Generally when I see a great post, I make a point to link to it. But in the case of the below post by Umair Haque from the Harvard Business Blog, I wanted to repost the entire thing because I think it is that good. So full credit for the post goes to Umair and please do visit the original post.
My generation would like to break up with you.
Everyday, I see a widening gap in how you and we understand the world – and what we want from it. I think we have irreconcilable differences.
You wanted big, fat, lazy “business.” We want small, responsive, micro-scale commerce.
You wanted financial fundamentalism. We want an economics that makes sense for people – not just banks.
You wanted shareholder value – built by tough-guy CEOs. We want real value, built by people with character, dignity, and courage.
You wanted an invisible hand – it became a digital hand. Today’s markets are those where the majority of trades are done literally robotically. We want a visible handshake: to trust and to be trusted.
You wanted growth – faster. We want to slow down – so we can become better.
You didn’t care which communities were capsized, or which lives were sunk. We want a rising tide that lifts all boats.
You wanted to biggie size life: McMansions, Hummers, and McFood. We want to humanize life.
You wanted exurbs, sprawl, and gated anti-communities. We want a society built on authentic community.
You wanted more money, credit and leverage – to consume ravenously. We want to be great at doing stuff that matters.
You sacrificed the meaningful for the material: you sold out the very things that made us great for trivial gewgaws, trinkets, and gadgets. We’re not for sale: we’re learning to once again do what is meaningful.
There’s a tectonic shift rocking the social, political, and economic landscape. The last two points above are what express it most concisely. I hate labels, but I’m going to employ a flawed, imperfect one: Generation “M.”
What do the “M”s in Generation M stand for? The first is for a movement. It’s a little bit about age – but mostly about a growing number of people who are acting very differently. They are doing meaningful stuff that matters the most. Those are the second, third, and fourth “M”s.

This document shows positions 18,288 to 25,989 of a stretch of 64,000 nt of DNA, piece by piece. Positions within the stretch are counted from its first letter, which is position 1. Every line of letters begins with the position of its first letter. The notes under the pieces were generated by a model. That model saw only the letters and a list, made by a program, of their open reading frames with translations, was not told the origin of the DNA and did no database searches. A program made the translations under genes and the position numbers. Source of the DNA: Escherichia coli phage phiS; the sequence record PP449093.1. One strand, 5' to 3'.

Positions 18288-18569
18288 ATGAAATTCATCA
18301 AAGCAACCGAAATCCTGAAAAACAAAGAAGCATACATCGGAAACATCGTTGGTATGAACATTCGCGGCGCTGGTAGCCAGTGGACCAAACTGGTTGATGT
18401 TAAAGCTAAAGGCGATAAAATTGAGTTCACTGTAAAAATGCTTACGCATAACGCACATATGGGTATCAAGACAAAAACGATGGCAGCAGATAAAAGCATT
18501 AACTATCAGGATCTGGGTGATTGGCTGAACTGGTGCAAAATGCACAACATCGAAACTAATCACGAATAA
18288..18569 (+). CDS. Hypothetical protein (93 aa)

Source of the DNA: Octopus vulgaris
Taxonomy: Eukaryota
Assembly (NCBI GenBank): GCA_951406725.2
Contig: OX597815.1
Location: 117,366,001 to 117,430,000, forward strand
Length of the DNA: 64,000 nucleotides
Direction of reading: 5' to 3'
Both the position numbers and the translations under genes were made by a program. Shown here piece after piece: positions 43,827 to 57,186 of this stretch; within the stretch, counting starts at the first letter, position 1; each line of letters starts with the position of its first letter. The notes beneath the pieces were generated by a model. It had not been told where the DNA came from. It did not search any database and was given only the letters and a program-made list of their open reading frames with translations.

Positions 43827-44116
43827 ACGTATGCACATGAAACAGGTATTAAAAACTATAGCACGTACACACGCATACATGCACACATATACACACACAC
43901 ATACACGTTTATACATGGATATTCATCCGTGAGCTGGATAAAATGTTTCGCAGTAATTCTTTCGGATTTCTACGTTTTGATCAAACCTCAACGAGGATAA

Gen M is about passion, responsibility, authenticity, and challenging yesterday’s way of everything. Everywhere I look, I see an explosion of Gen M businesses, NGOs, open-source communities, local initiatives, government. Who’s Gen M? Obama, kind of. Larry and Sergey. The Threadless, Etsy, and Flickr guys. Ev, Biz and the Twitter crew. Tehran 2.0. The folks at Kiva, Talking Points Memo, and FindtheFarmer. Shigeru Miyamoto, Steve Jobs, Muhammad Yunus, and Jeff Sachs are like the grandpas of Gen M. There are tons where these innovators came from.
Gen M isn’t just kind of awesome – it’s vitally necessary. Why?
The crisis isn’t going away, changing, or “morphing.” It’s the same old crisis – and it’s growing.
You’ve failed to recognize it for what it really is. It is, as I’ve repeatedly pointed out, in our institutions: the rules by which our economy is organized.
But they’re your institutions, not ours. You made them – and they’re broken. Here’s what I mean:
“… For example, the auto industry has cut back production so far that inventories have begun to shrink – even in the face of historically weak demand for motor vehicles. As the economy stabilizes, just slowing the pace of this inventory shrinkage will boost gross domestic product, or GDP, which is the nation’s total output of goods and services.”
Clearing the backlog of SUVs built on 30-year-old technology is going to pump up GDP? So what? There couldn’t be a clearer example of why GDP is a totally flawed concept, an obsolete institution. We don’t need more land yachts clogging our roads: we need a 21st Century auto industry.
I was (kind of) kidding about seceding before. Here’s what it looks like to me: every generation has a challenge, and this, I think, is ours. It’s Gen M’s job to foot the bill for your profligacy – and create, instead, an authentically, sustainably shared prosperity.
Umair and the Edge Economy Community